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Magnet Balls are a very popular desktop toy on the market right now. The small 5mm diameter balls are extremely strong for their size and can be molded into any shape imaginable. The magnets are made of the rare earth neodynium and are at least 15 times more powerful than normal magnets.

These little balls stick together with such force that, if they are accidentally swallowed, they can cut holes in the stomach or intestines. Life-threatening injuries like perforations, sepsis and blockages can occur within hours following ingestion. They are manufactured by several different companies and marketed in slim plastic tubes filled with 216 shiny magnetic balls. So who in the world would ever put them in their mouth and swallow them? Young kids and teenagers apparently.

A recent study says that hundreds of children and teens have been treated by physicians, with dozens needing surgery for injuries, in just the past two years after swallowing the super-strong magnetic balls, despite bold labels and warnings to keep them away from children.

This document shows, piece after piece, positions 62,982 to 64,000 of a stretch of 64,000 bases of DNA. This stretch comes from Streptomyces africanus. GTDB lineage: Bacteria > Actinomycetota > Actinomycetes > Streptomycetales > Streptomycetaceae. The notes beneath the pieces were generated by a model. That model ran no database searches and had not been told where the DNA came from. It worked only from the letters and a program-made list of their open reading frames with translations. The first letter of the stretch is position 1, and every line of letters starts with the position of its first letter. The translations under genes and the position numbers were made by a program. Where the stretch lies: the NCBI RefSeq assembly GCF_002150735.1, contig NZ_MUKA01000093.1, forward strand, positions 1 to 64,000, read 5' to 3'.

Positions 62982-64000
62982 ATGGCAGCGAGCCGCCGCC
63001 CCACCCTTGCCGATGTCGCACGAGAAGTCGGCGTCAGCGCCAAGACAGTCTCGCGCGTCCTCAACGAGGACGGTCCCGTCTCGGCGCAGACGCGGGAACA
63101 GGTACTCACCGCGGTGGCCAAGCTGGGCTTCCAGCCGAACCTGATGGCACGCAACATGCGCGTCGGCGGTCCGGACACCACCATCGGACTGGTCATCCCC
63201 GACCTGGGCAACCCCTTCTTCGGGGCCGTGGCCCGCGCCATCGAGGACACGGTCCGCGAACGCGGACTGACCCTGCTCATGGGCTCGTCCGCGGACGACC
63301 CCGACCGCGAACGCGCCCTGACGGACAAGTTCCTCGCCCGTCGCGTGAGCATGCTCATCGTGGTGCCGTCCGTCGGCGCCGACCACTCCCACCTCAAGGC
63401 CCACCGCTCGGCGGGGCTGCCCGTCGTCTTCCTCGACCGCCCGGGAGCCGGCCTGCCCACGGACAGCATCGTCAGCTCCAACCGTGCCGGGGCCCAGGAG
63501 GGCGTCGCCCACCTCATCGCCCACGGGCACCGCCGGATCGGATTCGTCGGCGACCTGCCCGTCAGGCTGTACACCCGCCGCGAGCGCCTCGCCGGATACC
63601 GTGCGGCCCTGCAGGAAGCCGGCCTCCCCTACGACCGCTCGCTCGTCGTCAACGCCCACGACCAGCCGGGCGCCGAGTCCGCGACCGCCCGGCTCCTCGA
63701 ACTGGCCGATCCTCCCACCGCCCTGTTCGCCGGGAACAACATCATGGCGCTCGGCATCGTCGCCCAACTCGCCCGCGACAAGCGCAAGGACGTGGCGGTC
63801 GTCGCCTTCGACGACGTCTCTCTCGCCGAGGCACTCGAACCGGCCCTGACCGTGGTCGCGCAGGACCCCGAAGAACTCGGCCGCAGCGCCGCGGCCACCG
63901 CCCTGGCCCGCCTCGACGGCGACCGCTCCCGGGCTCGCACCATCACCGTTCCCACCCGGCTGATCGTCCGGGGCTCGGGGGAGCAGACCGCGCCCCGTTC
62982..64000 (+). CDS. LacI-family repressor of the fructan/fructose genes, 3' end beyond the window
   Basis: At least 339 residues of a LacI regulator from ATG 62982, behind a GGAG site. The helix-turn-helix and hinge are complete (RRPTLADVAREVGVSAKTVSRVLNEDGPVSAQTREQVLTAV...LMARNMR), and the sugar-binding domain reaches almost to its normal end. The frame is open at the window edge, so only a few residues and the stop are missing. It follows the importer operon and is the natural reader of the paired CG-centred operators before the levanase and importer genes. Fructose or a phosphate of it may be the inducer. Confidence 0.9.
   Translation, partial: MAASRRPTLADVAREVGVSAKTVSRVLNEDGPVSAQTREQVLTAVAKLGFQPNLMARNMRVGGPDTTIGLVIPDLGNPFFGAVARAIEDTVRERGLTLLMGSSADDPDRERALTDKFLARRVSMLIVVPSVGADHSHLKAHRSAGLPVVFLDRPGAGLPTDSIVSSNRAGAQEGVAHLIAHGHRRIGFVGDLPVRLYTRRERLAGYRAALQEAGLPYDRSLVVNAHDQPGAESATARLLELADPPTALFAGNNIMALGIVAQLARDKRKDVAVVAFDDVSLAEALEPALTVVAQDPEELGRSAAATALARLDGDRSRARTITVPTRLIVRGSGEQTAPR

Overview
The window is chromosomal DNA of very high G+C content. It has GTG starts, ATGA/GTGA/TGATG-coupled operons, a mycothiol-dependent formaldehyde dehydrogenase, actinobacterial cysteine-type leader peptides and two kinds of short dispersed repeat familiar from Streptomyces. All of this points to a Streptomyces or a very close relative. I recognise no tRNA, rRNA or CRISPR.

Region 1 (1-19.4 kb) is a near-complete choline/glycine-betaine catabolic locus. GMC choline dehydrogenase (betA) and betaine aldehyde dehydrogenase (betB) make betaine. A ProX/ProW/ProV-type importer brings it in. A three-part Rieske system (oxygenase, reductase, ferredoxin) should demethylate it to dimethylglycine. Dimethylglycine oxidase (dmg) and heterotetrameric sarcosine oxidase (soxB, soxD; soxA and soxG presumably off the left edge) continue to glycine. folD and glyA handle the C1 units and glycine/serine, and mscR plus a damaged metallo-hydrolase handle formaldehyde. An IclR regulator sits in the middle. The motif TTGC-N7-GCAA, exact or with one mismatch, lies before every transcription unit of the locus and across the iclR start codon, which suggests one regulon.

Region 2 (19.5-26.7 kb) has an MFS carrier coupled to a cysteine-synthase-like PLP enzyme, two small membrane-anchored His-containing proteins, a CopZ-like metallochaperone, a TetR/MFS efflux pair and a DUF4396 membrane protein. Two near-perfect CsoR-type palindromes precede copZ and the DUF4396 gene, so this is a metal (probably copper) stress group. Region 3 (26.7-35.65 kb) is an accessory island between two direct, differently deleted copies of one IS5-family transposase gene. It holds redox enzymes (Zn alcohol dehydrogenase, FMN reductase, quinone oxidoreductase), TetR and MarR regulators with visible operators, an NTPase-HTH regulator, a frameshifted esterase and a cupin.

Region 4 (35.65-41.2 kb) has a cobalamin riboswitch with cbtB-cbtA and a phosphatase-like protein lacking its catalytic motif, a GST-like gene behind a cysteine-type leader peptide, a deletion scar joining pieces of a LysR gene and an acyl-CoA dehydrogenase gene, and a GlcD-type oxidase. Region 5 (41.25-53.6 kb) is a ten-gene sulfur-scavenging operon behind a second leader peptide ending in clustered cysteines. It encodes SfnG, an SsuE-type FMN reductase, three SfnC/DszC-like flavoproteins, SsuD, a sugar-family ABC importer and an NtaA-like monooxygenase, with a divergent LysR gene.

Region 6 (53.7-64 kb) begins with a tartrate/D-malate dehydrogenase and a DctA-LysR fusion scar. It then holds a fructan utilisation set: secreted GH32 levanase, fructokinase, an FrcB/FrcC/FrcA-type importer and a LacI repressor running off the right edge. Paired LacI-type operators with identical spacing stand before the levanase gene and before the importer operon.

The U.S. consumer product watchdog, CPSC, recalled the magnet toys. The balls are sold under brand names such as Buckyballs, Zen Magnets, and NeoCube, which was the first of these toys to hit the market in 2008. While most manufacturers and importers say they will comply with the CPSC recall, two are fighting the recall. The CPSC has sued these manufacturers to force them to stop selling the dangerous product.

The latest study is based on reports compiled by the North American Society for Pediatric Gastroenterology, Hepatology and Nutrition. That study found a total of 480 cases in which children or teens swallowed the tiny magnets, with 204 incidents occurring in just the past 12 months. Approximately 80 percent of those incidents required endoscopy or surgery.

More than 50 percent of the cases involved children six years old or younger; 16 percent involved teenagers, who use the magnets to mimic tongue, lip, and nose piercings. Teenagers are putting one magnet under their tongue and one magnet on the top of their tongue to make it appear like a piercing.

If you have some of these magnets and you also have young kids or teenagers, you should either make sure that the balls are safe and secure, or simply trash them. If you want your money back, you can return them to the seller for a full refund under the recall.
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